Following the 1992 season, sports car racing throughout the world was greatly altered. Both the World Sportscar Championship and All Japan Sports Prototype Championship would be cancelled, leaving Mazda's expensive MXR-01 nowhere to race. At the same time, IMSA announced plans to abandon the GTP category after the 1993 season, turning instead to a new category of open-cockpit prototypes. This meant that Mazda would only have one more year to be able to use the RX-792P in North America only before they would have to construct an all new car.
But the RX-792P effort was full steam ahead for 1993 and the group began to look towards improvements that could be made the chassis. On IMSA’s sliding weight vs. engine displacement scale the Mazda 4-rotor came in at 1,750 lb (790 kg) and many teams had cause for concern about this thinking the Mazda engine had been gifted a power-to-weight ratio advantage. While the RX-792P showed occasional turns of speed, the reality was that the engine simply was giving up far too much horsepower to its competitors thus making the perceived power to weight bias within the regulations just that; a perception and not a reality. And, any advantage that might have been was certainly offset for the need to cool the car and the corresponding drag relative to power output.
With that in mind Mazda was thinking about what could be done to close that power gap. Mazdaspeed supplied the program’s 4-rotor engines and had developments on the dyno in Japan that were producing 700+ hp. “Needless to say we were excited and looking forward to the 1993 season,” says Dick St. Yves, Mazda Motorsports Manager 1988-1993. Subsequently design mockups were underway to move the oil cooler into the side pods and enlarging the front mounted radiator. A program of weight reduction was also being considered as the car never scrutineered at its 1,750 lb (790 kg). minimum anyway, typically coming in around 75 lb (34 kg). above it.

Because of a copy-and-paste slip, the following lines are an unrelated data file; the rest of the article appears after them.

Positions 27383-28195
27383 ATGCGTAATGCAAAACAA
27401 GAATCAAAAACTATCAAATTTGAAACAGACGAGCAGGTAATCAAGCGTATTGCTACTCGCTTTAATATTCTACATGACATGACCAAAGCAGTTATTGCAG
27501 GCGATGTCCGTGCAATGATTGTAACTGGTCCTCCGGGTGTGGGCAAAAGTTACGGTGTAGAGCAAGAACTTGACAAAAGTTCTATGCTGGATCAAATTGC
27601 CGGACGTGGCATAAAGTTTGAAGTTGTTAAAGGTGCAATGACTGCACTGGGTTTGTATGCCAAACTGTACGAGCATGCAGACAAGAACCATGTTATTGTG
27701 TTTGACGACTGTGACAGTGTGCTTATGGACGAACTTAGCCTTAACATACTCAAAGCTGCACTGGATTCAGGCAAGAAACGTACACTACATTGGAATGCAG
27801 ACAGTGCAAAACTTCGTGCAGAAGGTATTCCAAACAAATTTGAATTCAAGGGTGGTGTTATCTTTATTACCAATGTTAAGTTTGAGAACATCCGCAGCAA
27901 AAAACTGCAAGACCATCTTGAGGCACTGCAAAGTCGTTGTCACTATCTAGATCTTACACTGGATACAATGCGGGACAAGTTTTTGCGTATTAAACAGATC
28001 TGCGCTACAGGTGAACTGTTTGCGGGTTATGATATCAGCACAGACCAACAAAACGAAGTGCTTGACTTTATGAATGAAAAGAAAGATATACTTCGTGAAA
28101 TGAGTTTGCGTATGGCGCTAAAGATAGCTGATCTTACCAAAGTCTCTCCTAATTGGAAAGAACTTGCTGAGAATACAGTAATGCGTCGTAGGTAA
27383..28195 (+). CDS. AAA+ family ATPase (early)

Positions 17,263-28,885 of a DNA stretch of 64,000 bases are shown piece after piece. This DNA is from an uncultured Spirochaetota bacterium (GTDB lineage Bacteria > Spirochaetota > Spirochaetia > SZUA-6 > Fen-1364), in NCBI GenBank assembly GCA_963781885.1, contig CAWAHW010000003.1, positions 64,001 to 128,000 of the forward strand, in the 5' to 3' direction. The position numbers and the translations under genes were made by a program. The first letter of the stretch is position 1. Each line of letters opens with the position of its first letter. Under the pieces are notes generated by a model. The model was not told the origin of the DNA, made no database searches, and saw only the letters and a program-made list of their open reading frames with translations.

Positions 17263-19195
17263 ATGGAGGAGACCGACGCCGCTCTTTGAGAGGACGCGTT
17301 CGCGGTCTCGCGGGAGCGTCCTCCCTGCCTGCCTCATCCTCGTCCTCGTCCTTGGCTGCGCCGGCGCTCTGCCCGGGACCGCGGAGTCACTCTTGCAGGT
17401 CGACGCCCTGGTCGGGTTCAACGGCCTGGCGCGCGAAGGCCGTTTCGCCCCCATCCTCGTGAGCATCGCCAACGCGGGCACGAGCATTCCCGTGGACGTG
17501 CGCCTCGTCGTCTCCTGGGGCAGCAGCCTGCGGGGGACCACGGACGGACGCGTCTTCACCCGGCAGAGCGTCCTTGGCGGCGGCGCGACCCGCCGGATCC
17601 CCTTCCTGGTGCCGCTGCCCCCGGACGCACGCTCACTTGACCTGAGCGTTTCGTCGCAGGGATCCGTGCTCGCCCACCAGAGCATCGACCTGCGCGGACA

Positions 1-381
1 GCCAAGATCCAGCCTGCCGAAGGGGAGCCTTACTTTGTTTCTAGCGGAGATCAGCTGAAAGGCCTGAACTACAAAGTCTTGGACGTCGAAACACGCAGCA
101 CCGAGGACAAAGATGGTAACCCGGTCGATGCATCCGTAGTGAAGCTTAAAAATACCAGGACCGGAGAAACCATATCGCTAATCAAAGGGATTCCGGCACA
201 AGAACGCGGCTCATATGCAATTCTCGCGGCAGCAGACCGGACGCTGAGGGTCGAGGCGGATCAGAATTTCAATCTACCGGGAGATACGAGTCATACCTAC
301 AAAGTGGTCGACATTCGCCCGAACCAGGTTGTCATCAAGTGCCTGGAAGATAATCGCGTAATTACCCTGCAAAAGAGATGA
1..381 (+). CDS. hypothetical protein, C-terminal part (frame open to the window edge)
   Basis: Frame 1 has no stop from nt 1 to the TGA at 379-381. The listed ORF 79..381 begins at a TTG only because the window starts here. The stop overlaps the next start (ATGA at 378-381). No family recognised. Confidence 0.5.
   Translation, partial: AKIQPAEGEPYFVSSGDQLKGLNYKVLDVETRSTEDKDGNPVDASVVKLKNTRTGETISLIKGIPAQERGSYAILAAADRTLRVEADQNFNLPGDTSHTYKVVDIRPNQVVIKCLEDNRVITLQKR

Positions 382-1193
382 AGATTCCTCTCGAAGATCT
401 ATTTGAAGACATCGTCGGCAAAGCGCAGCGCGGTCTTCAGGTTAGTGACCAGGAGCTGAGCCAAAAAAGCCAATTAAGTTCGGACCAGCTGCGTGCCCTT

The RX-792P program was done to an astonishingly small budget according to Dick St. Yves, “I have been told that Toyota’s budget was $20,000,000 and Nissan was in the area of $35,000,000, our budget was $5,000,000.” The program started in May 1991 to a vacant warehouse in Charlotte, North Carolina and by February 1992 the first car was assembled into these humble beginnings. The 4-rotor was giving up tremendous power as well, in the region of 200+, to its competitors. And while the regulations seemed give the Mazda a weight advantage, it certainly wasn’t able to bring that to bear. Considering year one a development year, as with all of the one-year wonders, year two certainly would have had much more to offer. Alas St. Yves relates that his 1993 budget had actually been approved by Mazda USA in October 1992 but for Mazda Corporation to announce a month later they were pulling out of racing, “The 4-rotor engine was the only component of the car that came from Japan. We were informed a few days later that they were discontinuing the experimental engine program, which was the 4-rotor, and that was the demise of the RX-792P program.” So with a budget, but no engines, that’s how it ended. By December 1992 the doors were closed.
Fuller, Michael J. and J.A. Martin, Inside IMSA’s Legendary GTP Cars: The Prototype Experience. Minneapolis: Motor Books International, 2008. Pages 232-245.